Last Night's Viewing: Getting On, BBC4
Grand Designs, Channel 4


I'm at a bit of a loss as to how to explain why Getting On is so good. If you don't like it – and the mere existence of comedies such as Not Going Out and Me and Mrs Jones suggests there must be people who prefer their sitcoms less subtle – then it's hard to know where to start exactly.

Yes, there are funny lines, but their humour tends to be quiet and understated and dependent on character, so that they don't always read as well in cold print. "I'm quite good on the DS," said Nurse Kim optimistically as she prepared to adjust a hi-tech bed in last night's episode, quite untroubled by the fact that she didn't have a clue what any of the buttons were going to do, or the fact that her comatose patient was going to be an unwitting participant in the experiment.

At one point, she nearly had her folded in half before hitting the red button that returned everything to manual. And I suppose that is funny in retrospect – as long as you can take a bit of black indignity – but it still doesn't quite pin down the tone of that scene. There's no studio laughter to provide guide rails for the uncertain viewer and the physical comedy is never flailingly over-done. It never pretends that things are worse than they are to force the laugh. It also doesn't give a damn that you might not know that a DS is a reference to a kind of games console. The character wouldn't say "Nintendo DS" so Jo Brand doesn't either.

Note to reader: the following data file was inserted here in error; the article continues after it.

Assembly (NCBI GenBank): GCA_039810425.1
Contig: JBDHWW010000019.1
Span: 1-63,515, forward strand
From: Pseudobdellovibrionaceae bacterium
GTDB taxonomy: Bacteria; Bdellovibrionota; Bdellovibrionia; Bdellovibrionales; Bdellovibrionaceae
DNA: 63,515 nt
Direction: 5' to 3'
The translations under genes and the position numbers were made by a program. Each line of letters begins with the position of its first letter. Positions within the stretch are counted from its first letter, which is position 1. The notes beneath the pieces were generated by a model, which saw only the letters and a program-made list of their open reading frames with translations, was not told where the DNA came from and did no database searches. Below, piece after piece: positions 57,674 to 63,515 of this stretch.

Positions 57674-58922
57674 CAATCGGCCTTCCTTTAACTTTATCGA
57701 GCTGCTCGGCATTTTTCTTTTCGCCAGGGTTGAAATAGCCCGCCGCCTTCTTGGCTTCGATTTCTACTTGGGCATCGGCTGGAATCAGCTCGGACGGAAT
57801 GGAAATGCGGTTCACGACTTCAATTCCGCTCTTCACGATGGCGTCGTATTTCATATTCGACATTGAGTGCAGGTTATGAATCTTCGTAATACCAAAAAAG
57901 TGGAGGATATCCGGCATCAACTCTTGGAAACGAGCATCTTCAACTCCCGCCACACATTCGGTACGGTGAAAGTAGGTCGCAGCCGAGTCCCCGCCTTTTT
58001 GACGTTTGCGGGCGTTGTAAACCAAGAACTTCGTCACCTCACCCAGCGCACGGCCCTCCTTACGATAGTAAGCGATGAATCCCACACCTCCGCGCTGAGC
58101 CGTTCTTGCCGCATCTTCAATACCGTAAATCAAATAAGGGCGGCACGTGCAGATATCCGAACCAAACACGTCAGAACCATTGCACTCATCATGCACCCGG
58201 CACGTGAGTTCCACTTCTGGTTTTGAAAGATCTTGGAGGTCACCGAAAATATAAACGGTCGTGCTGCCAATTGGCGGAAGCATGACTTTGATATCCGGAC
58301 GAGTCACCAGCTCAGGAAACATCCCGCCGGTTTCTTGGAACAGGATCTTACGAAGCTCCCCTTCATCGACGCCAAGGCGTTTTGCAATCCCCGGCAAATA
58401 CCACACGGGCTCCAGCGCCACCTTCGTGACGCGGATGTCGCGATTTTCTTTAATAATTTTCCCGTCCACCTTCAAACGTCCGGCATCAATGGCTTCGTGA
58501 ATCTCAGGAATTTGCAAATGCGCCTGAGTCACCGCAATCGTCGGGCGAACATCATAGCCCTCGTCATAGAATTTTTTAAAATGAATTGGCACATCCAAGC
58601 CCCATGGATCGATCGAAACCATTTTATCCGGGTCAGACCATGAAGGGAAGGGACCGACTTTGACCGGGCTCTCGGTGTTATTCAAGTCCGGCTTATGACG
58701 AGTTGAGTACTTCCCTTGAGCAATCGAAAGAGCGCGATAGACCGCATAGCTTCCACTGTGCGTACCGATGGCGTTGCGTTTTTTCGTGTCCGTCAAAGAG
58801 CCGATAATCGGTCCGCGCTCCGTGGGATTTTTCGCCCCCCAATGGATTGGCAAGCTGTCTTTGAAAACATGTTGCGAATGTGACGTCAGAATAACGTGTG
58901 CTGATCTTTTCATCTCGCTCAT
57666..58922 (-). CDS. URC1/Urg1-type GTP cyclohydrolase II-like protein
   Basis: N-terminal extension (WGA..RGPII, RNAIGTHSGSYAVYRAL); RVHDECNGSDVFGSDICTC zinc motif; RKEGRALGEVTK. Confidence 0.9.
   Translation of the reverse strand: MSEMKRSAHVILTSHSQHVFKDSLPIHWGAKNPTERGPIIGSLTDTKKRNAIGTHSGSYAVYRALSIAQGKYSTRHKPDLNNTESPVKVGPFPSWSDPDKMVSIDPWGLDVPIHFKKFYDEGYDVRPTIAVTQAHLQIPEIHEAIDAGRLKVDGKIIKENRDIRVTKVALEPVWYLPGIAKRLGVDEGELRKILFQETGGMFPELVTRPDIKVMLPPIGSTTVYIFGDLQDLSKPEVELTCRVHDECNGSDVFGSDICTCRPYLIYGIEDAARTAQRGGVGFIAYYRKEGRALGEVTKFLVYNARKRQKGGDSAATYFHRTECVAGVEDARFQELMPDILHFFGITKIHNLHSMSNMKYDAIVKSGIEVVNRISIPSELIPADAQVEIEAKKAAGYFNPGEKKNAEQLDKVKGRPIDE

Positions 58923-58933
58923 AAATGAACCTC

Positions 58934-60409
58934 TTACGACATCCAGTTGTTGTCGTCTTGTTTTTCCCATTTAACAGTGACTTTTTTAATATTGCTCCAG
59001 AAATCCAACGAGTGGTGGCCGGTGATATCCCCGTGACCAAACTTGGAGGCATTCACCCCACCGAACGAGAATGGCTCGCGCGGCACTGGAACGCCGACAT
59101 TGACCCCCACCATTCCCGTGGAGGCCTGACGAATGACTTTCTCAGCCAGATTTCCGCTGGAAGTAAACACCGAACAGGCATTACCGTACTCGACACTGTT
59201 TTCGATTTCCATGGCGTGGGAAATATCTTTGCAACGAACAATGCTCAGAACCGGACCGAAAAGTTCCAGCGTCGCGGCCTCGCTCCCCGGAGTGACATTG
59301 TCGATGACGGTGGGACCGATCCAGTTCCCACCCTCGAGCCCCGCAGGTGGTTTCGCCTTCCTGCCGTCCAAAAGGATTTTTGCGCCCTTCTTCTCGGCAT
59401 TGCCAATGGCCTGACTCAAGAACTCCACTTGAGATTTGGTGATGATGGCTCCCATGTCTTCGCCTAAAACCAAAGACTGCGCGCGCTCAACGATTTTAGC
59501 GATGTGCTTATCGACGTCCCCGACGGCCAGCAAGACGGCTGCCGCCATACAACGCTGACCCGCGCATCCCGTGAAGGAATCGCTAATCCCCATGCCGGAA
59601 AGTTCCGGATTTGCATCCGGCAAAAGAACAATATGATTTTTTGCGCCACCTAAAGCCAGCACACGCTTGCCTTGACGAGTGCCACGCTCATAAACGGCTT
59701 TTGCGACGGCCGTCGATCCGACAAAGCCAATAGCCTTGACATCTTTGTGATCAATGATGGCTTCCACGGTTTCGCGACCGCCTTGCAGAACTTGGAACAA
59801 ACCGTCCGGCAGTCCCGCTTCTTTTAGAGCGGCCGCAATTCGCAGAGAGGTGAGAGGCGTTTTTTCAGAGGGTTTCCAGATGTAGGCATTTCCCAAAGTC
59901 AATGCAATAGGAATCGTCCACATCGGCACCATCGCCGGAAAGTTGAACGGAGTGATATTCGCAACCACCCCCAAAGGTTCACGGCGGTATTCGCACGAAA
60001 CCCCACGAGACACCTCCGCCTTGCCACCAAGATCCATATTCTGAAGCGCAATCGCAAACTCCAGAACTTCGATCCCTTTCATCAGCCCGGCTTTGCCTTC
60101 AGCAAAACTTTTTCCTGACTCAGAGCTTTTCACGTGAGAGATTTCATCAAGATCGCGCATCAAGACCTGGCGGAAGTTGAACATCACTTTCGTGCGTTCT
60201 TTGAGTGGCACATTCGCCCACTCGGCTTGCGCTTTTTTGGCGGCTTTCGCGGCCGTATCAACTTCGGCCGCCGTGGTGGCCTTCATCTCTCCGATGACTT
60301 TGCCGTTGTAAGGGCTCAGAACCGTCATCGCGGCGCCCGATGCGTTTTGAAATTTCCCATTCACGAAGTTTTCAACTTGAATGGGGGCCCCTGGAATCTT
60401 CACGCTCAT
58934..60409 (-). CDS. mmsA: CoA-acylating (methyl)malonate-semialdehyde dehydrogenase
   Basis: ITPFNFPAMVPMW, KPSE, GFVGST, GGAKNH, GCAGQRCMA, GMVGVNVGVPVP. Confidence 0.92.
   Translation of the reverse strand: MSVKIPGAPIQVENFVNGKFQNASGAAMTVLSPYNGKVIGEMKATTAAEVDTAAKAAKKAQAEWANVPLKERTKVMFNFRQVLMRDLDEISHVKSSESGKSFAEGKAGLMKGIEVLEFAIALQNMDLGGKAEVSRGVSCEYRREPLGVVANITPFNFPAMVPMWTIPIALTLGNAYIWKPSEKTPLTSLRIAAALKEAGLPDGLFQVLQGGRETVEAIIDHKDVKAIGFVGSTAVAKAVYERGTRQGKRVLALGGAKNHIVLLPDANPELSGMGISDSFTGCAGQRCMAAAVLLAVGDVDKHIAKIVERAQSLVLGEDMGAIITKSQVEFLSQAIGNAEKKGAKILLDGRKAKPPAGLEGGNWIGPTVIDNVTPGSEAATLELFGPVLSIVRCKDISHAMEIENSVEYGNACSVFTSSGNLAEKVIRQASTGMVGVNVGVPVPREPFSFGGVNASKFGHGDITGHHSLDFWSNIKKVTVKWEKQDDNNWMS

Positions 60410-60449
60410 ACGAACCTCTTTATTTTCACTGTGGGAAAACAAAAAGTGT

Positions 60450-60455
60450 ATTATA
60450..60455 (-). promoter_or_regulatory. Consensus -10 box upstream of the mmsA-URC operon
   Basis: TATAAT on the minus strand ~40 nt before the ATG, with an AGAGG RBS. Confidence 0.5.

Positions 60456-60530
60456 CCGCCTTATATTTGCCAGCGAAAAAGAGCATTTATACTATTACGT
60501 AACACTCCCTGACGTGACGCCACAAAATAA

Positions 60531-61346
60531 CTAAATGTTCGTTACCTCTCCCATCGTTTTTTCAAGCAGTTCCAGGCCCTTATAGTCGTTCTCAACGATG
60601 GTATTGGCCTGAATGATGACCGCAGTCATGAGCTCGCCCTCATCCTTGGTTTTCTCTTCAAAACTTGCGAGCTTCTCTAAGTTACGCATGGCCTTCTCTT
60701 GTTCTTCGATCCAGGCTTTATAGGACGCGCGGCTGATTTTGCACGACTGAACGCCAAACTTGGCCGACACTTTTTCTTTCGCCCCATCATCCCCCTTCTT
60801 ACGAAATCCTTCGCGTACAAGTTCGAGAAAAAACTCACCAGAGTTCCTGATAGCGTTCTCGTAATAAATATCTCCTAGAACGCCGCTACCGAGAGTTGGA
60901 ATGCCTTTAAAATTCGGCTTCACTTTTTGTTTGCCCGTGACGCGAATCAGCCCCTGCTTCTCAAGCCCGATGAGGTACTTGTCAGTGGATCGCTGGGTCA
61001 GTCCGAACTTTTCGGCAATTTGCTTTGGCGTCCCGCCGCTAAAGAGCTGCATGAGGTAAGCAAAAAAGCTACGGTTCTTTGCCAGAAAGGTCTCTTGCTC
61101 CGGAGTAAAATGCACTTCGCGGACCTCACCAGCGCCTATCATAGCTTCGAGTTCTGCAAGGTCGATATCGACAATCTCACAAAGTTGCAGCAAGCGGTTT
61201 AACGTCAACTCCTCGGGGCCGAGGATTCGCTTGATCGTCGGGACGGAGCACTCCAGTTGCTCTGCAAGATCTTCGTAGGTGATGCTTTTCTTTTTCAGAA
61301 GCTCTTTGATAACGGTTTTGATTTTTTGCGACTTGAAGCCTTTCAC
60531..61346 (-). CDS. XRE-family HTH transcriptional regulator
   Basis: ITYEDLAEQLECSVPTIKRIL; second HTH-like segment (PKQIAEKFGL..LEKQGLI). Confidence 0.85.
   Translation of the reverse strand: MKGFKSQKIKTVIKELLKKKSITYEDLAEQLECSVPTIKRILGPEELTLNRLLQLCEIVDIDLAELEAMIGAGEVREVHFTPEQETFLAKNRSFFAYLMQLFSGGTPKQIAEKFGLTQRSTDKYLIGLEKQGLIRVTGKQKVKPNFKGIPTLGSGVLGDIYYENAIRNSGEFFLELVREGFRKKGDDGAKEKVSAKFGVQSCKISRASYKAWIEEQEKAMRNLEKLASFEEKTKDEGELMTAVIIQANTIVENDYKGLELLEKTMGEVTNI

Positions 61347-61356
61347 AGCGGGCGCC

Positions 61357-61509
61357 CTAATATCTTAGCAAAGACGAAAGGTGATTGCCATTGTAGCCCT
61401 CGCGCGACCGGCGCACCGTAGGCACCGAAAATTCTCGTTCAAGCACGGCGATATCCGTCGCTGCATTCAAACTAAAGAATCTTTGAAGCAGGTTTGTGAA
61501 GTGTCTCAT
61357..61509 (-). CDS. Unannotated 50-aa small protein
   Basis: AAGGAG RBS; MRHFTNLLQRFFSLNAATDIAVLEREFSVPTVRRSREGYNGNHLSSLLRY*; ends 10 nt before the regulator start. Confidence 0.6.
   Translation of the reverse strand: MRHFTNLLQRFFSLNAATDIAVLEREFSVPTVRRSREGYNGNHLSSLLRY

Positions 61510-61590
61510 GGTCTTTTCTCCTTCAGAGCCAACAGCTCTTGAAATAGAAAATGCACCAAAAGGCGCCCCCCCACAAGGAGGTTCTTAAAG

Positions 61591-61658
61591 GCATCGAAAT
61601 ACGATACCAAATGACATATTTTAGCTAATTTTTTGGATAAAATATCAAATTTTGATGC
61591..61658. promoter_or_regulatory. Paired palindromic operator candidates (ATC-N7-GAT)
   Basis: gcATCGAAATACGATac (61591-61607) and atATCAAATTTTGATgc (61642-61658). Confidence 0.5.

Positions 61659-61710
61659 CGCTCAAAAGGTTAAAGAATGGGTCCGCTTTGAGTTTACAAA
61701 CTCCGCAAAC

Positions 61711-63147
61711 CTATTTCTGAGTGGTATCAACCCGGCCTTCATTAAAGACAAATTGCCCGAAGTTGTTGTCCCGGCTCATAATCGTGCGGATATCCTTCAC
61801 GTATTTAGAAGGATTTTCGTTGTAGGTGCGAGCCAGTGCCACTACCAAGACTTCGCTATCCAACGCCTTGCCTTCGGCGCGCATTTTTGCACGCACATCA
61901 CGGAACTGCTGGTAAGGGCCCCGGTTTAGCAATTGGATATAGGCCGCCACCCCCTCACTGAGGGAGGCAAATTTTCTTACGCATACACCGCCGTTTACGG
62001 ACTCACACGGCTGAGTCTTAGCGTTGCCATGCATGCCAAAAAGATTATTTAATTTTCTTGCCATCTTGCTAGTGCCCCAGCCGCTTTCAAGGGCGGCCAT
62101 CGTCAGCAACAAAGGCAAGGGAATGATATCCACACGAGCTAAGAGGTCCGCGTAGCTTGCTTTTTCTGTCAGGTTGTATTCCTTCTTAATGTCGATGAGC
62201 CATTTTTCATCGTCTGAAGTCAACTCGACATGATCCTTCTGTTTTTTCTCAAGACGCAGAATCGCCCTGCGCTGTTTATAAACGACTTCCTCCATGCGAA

It does acknowledge, though, that comedy will often co-exist with melancholy. The scene I'd point a doubter to (and I have a feeling it wouldn't do my cause any good at all) came right at the end. The set-up was this: two hospitals have merged and all the staff are getting Health MOTs. Sister Den returns from hers looking shattered, not, as we discover later, because she's been given an HIV scare by her little fling with Hilary, but because she's found out she's pregnant. And we discover this after a calculated shaggy-dog delay: Kim says goodnight as she ends her shift and walks away down the corridor. Then she comes back again, having noticed that Den is looking troubled and asks whether she's all right. Reassured, she walks away again, even further down the hall, then stops again and – rather wearily – comes back again. It's a little drama of conflicted conscience and friendship that teases out the reveal and adds depth to both characters.

Getting On has its broad laughs – the ghastly breeziness of Dr Moore as she discusses her latest research programme for example: "I just think that vulvas could be a very interesting area for you to get into," she tells a young houseman as she tries to press him into assisting her. But it really works because of the moments where they don't worry too much about getting a laugh at all.

Grand Designs celebrated its 100th anniversary with a spectacular instance of the ingredient that has sustained the series for so long – overreaching folly that succeeds against the odds. Leigh and Graham had taken on a redundant Victorian water tower in Lambeth and were planning to convert it into a home, complete with a brand-new lift tower and "prospect room" with 360-degree views of south London.

"Nothing's going to go wrong," said Leigh. Thirty minutes after the groundwork began, the cost shot up £25,000 when the builders discovered the ground was rubbish. But after that, things proceeded with uncanny smoothness, lubricated by expenditure of £35,000 a week. They pretended there were hitches and Leigh agonised on camera about money, but in truth things went relatively smoothly. Not sure that Leigh can actually afford to live in it now it's finished, but that often happens with castles in the air.

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